About 2003, the training unit at my old agency got some pretty disturbing numbers. Assaults against staff and hospitalizations had increased dramatically. The programs taught at the academy and approved by our agency weren't cutting it. The Training Unit tasked a few of us to redesign the Defensive Tactics program from the ground up.
The people that were picked all had Uses of Force in the multiple hundreds, reputations for being cool under pressure, and most had extensive martial arts training. We got together and we brainstormed.
The problems with teaching Defensive Tactics, Martial Arts, and Self Defense rarely lie in the techniques. Breaking or controlling people is a matter of physics, and it isn't complicated or difficult. The problems in teaching tended to be:
- Teaching step-by-step rote techniques that were expected to be applied in the chaos of a fight.
- Teaching the same things without regard to the fact that no two officers/people are the same and big strong people handle fights differently than smaller, weaker people.
- Teaching without context—policy, law, and the fact that you will be wearing gear and on concrete and all of the little things that change everything.
And for officers there is one more—extremely limited training time. You need to get people up to speed to handle everything from handcuffing a resistive drunk, to breaking up a fight between two inmates, to fighting for their lives, to surviving a shanking. And we were expected to teach all this in sixteen hours.
Impossible? Maybe. But these were our friends and colleagues and they were getting hurt. You can do some impossible things if the price of failure is blood.
What we revamped were the teaching methods.
I'd been working on the concept of Principles-Based Training. Mac (Paul McRedmond) called and raised and we started working on Awareness-Based Training; if you truly learn to see, what you need to do becomes obvious.
So we broke things down. The principles the students needed to understand. Simply knowing wasn't enough, they needed to understand so that their subconscious, not their conscious, was doing the fighting.
They needed to understand what each thing actually was. That probably sounds esoteric, but if you break things down the right way, most things are simple. What is striking? Power generation, targeting, timing and conformation (making sure you don't break your own hand.) That doesn't take years to get good at. Break it down like that and hitting like a mule, even moving, can be taught in a few hours.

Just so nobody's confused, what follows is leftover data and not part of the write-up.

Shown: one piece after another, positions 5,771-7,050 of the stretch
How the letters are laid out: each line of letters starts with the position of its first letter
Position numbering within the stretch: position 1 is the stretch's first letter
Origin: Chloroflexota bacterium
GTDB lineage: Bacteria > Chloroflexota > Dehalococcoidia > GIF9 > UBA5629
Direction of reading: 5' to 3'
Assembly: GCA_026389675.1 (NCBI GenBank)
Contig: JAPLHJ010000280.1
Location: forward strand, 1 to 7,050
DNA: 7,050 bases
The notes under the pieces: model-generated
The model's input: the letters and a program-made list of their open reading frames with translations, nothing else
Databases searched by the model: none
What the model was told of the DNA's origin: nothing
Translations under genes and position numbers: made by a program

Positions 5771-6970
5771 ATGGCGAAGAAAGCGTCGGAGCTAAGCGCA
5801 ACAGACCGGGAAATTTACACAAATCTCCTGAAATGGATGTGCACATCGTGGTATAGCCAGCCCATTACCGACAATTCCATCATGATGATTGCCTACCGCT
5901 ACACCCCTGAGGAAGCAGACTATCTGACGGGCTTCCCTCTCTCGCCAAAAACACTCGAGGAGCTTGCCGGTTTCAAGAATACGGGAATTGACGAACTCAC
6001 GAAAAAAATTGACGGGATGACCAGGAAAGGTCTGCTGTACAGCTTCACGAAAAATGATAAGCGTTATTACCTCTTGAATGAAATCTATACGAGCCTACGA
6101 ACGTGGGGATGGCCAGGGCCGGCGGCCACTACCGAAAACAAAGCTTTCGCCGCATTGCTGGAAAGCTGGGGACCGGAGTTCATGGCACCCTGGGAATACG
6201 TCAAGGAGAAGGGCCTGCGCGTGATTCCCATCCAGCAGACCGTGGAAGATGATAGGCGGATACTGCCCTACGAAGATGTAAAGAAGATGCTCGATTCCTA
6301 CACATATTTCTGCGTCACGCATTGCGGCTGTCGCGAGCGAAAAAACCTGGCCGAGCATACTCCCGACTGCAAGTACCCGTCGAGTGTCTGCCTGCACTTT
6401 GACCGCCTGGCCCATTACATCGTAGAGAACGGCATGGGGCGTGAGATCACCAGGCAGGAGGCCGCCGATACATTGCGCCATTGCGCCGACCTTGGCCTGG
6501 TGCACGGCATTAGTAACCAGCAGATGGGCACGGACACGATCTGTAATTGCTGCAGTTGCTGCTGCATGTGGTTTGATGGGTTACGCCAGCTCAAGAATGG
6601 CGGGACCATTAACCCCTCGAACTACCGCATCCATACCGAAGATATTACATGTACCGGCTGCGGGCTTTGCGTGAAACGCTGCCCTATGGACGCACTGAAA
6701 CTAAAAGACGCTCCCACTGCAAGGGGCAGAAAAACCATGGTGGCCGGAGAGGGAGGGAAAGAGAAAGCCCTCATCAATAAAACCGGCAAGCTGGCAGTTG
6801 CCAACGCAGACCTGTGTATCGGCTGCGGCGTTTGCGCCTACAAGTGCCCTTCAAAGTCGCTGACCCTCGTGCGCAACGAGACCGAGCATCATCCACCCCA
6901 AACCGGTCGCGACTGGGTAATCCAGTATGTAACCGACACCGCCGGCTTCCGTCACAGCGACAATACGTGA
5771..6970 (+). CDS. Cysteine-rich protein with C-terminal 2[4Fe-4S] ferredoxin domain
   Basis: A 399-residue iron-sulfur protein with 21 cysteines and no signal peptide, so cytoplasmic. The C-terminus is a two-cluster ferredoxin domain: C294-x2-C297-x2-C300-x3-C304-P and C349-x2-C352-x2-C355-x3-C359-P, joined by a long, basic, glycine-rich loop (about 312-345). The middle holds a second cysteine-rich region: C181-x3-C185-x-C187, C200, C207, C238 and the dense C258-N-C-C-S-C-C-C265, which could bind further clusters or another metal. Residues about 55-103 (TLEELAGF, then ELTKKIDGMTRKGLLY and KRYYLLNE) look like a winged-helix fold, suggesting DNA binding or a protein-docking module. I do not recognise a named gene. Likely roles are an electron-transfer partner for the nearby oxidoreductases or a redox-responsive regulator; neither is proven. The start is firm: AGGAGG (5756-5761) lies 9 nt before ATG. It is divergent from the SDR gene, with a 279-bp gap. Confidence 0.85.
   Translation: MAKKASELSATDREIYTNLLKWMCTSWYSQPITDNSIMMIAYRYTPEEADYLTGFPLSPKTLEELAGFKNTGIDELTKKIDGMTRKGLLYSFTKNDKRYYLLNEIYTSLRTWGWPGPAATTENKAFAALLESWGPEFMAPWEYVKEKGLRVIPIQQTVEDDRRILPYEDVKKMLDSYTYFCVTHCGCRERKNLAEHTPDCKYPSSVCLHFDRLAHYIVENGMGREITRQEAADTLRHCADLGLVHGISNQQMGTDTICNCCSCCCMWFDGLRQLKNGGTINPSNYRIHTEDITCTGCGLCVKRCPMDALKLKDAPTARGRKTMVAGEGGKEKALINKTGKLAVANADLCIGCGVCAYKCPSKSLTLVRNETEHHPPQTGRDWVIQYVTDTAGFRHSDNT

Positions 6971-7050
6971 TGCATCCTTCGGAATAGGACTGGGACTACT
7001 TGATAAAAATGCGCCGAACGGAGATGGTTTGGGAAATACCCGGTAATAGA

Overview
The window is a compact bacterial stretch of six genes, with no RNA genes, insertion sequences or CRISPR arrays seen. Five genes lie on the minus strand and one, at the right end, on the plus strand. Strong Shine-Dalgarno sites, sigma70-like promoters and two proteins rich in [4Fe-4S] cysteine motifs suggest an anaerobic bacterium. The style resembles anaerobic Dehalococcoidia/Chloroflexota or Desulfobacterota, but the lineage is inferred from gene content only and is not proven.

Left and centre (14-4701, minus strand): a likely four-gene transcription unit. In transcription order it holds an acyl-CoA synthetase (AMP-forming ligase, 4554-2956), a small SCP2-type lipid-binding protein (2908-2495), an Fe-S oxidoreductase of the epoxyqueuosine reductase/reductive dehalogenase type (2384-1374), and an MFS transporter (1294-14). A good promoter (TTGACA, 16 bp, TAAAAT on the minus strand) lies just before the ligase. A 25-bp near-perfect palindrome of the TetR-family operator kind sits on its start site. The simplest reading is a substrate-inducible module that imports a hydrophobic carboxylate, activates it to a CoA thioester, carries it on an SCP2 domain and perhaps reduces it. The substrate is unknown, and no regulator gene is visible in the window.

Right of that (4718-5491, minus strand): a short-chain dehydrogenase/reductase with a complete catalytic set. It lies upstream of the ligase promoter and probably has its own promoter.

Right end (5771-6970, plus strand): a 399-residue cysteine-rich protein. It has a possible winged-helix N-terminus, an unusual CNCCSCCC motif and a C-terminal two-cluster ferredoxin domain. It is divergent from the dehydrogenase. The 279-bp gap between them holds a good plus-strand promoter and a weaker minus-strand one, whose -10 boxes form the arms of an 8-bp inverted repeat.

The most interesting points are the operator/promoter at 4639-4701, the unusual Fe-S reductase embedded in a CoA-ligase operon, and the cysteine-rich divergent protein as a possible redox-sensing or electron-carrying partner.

Then put them in a dynamic situation where they played with the skills and their own natural movement. Then put them in a second layer of free play where they integrate the new skills with other skills.
Then put them into free play with power and aggression.
Finally, confrontational simulation—put them in a scenario with armored opponents, safe training versions of all of their available weapons, minimal information. Have them handle the situation at full force with full respect to policy and force law.
Sigh, we were never able to cram scenarios into the sixteen hours. That was always a separate class. But in sixteen hours we got our deputies proficient with locks, takedowns, strikes, ground fighting, leverage and spine controls, pressure points and neck restraints. And we had a 30 percent drop in officer injuries for the next five years, with no increase in inmate or arrestee injuries.
Impossible wasn't impossible.
The joint locks class and the video grew out of that experience. Locks are important, not for self defense as much as control and handcuffing, but they have a reputation for being complicated and difficult. I don't think that's true. I think that most martial artists and Defensive Tactics Instructors teach them in the stupidest possible way. The problem in application is different than the problem in teaching. The physics are still easy, but the problem in application is acting despite fear.
So if you want to get competent at joint locks, the video will take you part of the way. We only filmed up to the 'playing with skills and natural movement' stage mentioned above. It would have taken a whole other video to go into integration exercises, but there are clips of Jeff Burger and me playing at the higher intensity integration level.
That said, my goal with this video isn't to teach joint locks. It's to show that it is possible to teach far more effectively. I want some judoka somewhere to start thinking, "Really, how many ways are there to put someone on the floor? We can teach this better!" And some BJJ instructor to wonder, "Is there any point in memorizing all these positions and escapes? Isn't there a common thread of principles that ties it all together?"
We've spent hundred of years, theoretically, streamlining our fighting skills. It's possible for the next generation to streamline teaching skills. My goal is to make students better than me in a tenth of the time it took me…and with fewer injuries.